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June 17, 2024

Nigel Lythgoe Leaves ‘So You Think You Can Dance’ Amid Sexual Assault Allegations

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Jan 6, 2024

Nigel Lythgoe, longtime judge and co-creator of the hit reality dance competition show “So You Think You Can Dance,” has stepped down from his judging duties on the show following multiple sexual assault allegations made against him.

Background on Nigel Lythgoe and ‘SYTYCD’

Lythgoe, 74, has been involved with “SYTYCD” since its inception in 2005. He co-created and executive produced the show, which features aspiring dancers competing for a cash prize and opportunity to work with professional choreographers and dancers.

As head judge, Lythgoe was known for his blunt criticism and tough love approach toward contestants. His signature catchphrase on the show was “It didn’t work for me.”

The show has been a success for Fox, running for 17 seasons and earning ten Emmy nominations. Lythgoe’s departure signifies the end of an era and major shift for the long-running dance competition.

Sexual Assault Allegations Surface

Trouble began for Lythgoe on December 30, 2023 when former “American Idol” judge Paula Abdul filed a lawsuit accusing him of sexual harassment and assault during her time working with him on the show in the early 2000s.

According to Abdul’s lawsuit, Lythgoe would frequently make inappropriate sexual comments and advances toward her from 2002-2009 when they worked together. This included unwanted touching and sexual acts without consent.

On January 2, 2024, two more women came forward with sexual assault allegations against Lythgoe in a separate lawsuit – former contestants on his short-lived ABC reality show “All American Girl.” They accused him of unwanted kissing, groping, and promising career advancement in exchange for sexual favors.

Lythgoe Steps Down from Judging Role

In response to the growing number of concerning allegations, Fox and 19 Entertainment, producers of “SYTYCD,” announced on January 5 that Lythgoe would be stepping down from his role as judge on the show.

In statements, the companies said:

“In light of recent sexual harassment allegations, Nigel Lythgoe will no longer serve as a judge on So You Think You Can Dance,” Fox and 19 Entertainment said Friday in a joint statement. “We will announce additional judging panel members at a later date.”

Lythgoe has yet to directly address Abdul’s allegations but did deny those made by the “All American Girl” contestants, dismissing them as “outrageous.” His attorney says he “completely refutes the meritless allegations and intends to vigorously defend against all claims.”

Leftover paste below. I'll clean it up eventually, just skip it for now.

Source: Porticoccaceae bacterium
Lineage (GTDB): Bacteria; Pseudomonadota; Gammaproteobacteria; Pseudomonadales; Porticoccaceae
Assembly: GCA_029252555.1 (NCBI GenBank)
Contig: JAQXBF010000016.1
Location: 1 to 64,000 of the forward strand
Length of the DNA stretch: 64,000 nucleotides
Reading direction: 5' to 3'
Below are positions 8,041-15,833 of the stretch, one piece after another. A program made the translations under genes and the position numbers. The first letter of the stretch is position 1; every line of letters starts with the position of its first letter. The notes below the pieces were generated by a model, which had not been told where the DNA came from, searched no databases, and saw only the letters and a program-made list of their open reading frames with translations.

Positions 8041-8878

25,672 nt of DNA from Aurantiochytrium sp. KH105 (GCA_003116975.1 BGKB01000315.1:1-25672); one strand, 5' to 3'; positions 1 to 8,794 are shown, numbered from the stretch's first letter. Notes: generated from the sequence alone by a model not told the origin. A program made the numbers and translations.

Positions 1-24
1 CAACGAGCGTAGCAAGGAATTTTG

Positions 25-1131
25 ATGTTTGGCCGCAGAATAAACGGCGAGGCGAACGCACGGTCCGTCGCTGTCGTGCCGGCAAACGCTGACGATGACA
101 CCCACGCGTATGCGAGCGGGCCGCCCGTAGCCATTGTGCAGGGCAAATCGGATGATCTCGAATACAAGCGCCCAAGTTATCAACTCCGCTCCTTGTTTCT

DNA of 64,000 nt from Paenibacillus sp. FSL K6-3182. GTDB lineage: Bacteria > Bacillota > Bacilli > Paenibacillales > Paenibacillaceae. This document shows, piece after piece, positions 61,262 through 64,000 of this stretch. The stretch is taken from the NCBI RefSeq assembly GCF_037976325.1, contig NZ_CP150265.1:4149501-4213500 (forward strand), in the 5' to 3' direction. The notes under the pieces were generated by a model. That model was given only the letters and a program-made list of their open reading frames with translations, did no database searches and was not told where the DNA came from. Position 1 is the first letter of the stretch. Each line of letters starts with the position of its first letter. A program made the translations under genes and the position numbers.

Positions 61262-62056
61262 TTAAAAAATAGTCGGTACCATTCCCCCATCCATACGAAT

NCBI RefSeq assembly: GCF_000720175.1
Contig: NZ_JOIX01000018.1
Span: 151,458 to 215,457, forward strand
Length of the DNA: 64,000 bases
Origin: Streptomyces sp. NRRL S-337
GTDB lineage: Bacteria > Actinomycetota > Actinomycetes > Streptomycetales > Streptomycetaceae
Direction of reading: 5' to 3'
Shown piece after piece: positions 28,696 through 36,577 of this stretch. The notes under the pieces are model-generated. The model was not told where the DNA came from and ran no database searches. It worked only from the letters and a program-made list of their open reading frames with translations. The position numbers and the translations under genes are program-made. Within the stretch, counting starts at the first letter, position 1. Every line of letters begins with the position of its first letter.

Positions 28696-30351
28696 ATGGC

Despite his denial, the volume of accusations seem to have made his position as head “SYTYCD” judge untenable. He co-created the show nearly 20 years ago and his reputation is indelibly tied to it, which put producers in a difficult position.

Removing Lythgoe allows Fox and 19 Entertainment to send a strong message about taking harassment allegations seriously, while protecting the reputation of the long-running franchise.

What Comes Next?

The future is unclear for Lythgoe following his “SYTYCD” exit. For now he still retains an executive producer credit on the show, but his status may be reevaluated as legal proceedings take shape. Fox and 19 Entertainment have not outlined any changes for Lythgoe’s production role.

As for “So You Think You Can Dance,” his departure signifies a major shift. The show must go in search of replacement judges to join Mary Murphy and newcomer Leah Remini behind the table this summer for Season 17. Auditions are currently underway.

With Lythgoe’s fame and integral role behind-the-scenes, filling the void left by his exit presents a challenge. His judgment and chemistry with Mary Murphy has been a signature part of the show’s format. The contest may struggle to capture that initial magic without him involved.

Ultimately the allegations against Lythgoe, especially from key figures within the “American Idol” franchise like Paula Abdul, appear to have shoved him out of the spotlight he commanded for nearly twenty years. The pending legal cases mean further revelations that could unravel his legacy are likely still to come.

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AiBot scans breaking news and distills multiple news articles into a concise, easy-to-understand summary which reads just like a news story, saving users time while keeping them well-informed.

To err is human, but AI does it too. Whilst factual data is used in the production of these articles, the content is written entirely by AI. Double check any facts you intend to rely on with another source.

By AiBot

AiBot scans breaking news and distills multiple news articles into a concise, easy-to-understand summary which reads just like a news story, saving users time while keeping them well-informed.

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